I understand that no one wants to buy at a market top, but saying you won’t invest because the market is at a top and about to crash is plain market-timing. If you can correctly time the market, there are great gains to be made or losses avoided — but it is incredibly difficult to do, and I don’t know of anyone who has done it consistently. Investors’ saving grace: A long time horizon and disciplined strategy can overcome unlucky timing.

But as the market keeps hitting highs, it’s worth repeating. And an example is a good way to do it. Consider an investor who had the misfortune of buying Vanguard 500 Index on the Friday before Black Monday (Oct. 19, 1987) when the index fund dropped 20.5% in a day. If that investor didn’t panic and sell, he would have had a gain of 2.1% one year later, and a total gain of 19.3% three years later.

This investor came out alright in the end, because time in the markets and a consistent strategy made up for incredibly bad timing.

Or consider the charts below of long-term real total returns of U.S. stocks since 1926 and 1971—those are returns that include reinvestment of dividends and an adjustment for inflation. I have broken the data in half so that you can see greater detail in each time period, but both charts tell the same story. Stocks have historically moved in a stair-step pattern, where losses occur but are recovered and then surpassed. As you can see, there have been some stretches like the 1930s, ’40s, ’70s and 2000s, where stocks moved sideways. There have also been long periods like the 1920s, ’50s, ’60s, ’80s and ’90s, where stocks went on to make new high after new high without a major decline.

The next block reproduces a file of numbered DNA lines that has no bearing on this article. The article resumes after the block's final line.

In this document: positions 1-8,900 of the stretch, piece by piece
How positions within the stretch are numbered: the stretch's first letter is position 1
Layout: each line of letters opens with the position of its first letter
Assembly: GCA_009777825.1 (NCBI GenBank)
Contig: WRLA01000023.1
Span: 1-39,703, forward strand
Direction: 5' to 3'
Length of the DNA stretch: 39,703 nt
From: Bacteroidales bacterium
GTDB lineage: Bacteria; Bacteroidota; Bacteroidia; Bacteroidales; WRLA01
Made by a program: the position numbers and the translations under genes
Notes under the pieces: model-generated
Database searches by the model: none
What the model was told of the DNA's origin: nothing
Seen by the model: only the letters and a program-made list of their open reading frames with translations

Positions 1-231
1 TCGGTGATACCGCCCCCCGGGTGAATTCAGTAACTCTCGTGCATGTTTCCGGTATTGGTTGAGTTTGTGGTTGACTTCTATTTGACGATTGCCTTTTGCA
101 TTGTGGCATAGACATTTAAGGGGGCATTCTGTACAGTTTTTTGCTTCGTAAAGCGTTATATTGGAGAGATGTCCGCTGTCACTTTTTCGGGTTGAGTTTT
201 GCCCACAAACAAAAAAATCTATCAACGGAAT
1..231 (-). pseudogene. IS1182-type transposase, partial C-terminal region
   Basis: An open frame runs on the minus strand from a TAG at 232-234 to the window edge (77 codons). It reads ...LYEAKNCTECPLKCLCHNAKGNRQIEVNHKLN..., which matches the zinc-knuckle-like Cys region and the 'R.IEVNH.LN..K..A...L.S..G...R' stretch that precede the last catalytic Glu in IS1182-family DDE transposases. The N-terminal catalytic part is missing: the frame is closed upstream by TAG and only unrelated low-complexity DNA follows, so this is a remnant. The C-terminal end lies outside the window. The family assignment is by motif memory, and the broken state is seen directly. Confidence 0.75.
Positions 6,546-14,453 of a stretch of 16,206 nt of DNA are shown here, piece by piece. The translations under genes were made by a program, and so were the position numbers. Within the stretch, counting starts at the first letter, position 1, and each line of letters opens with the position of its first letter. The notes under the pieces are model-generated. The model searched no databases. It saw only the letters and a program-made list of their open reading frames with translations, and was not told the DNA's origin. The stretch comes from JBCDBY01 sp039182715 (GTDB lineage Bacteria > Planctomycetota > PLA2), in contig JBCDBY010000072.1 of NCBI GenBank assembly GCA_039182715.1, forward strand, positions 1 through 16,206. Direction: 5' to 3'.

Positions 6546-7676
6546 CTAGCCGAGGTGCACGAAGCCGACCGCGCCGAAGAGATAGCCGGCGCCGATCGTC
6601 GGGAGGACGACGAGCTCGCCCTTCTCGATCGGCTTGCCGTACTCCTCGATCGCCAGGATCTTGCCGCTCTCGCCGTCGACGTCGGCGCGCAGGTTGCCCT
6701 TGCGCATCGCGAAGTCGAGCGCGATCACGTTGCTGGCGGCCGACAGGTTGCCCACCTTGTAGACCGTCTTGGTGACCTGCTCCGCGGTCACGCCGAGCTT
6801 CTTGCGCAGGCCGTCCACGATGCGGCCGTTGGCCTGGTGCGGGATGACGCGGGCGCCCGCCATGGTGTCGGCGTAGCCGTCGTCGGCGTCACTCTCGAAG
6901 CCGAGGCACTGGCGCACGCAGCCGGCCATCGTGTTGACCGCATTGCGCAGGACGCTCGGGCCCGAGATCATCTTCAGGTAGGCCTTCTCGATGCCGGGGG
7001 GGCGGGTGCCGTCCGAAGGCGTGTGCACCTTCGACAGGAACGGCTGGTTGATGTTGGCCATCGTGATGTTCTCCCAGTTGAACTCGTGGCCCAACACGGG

Notice that this stair-step pattern applies to short time periods as well as the very long run. The chart below shows the growth of Vanguard 500 Index (reinvesting dividends) over the past three years. Vanguard 500 Index returned 73.8% over this stretch (15.8% in 2011, 32.2% in 2013 and 13.5% in 2014), but it wasn’t all smooth sailing in a straight line — markets just don’t behave that way.


Going back to the long-term charts, you might ask if we have entered a period where the markets will continue making successive new highs. I don’t know, and no one else will know, either, until after the fact.

What I do know is that at some point there will be another correction and even a bear market — guaranteed. It has been roughly three years since we’ve seen a 10% correction, so one certainly feels overdue. But, this isn’t something to fear. As Morgan Housel aptly put it in a Dec. 5 Wall Street Journal article, “All past market crashes are viewed as opportunities, but all future market crashes are viewed as risks.”

If we recognize ahead of time that tomorrow’s correction will become yesterday’s opportunity, we will be better able to weather those inevitable corrections, and maybe even take advantage of them.

The price you pay is important, and given that U.S. stocks are not cheap, I wouldn’t expect the pace of returns we’ve seen recently to continue over the next five years — Vanguard 500 Index has improved 15.3% a year over the five years through the end of 2014. If you are looking for cheaper stocks, many foreign stock markets look more attractively priced than the U.S. market.

Whether you choose to invest in U.S. stocks, foreign stocks or both, the important thing is that you do invest. If you don’t, I can also guarantee that you won’t benefit from any gains 10, 20 or 30 years down the road.

If you’ve got time on your side and expect the future to be brighter than it is today, the time to invest is when you can.

Daniel P. Wiener is editor of The Independent Adviser for Vanguard Investors, a monthly newsletter that keeps abreast of recent developments at Vanguard, and the annual FFSA Independent Guide to the Vanguard Funds.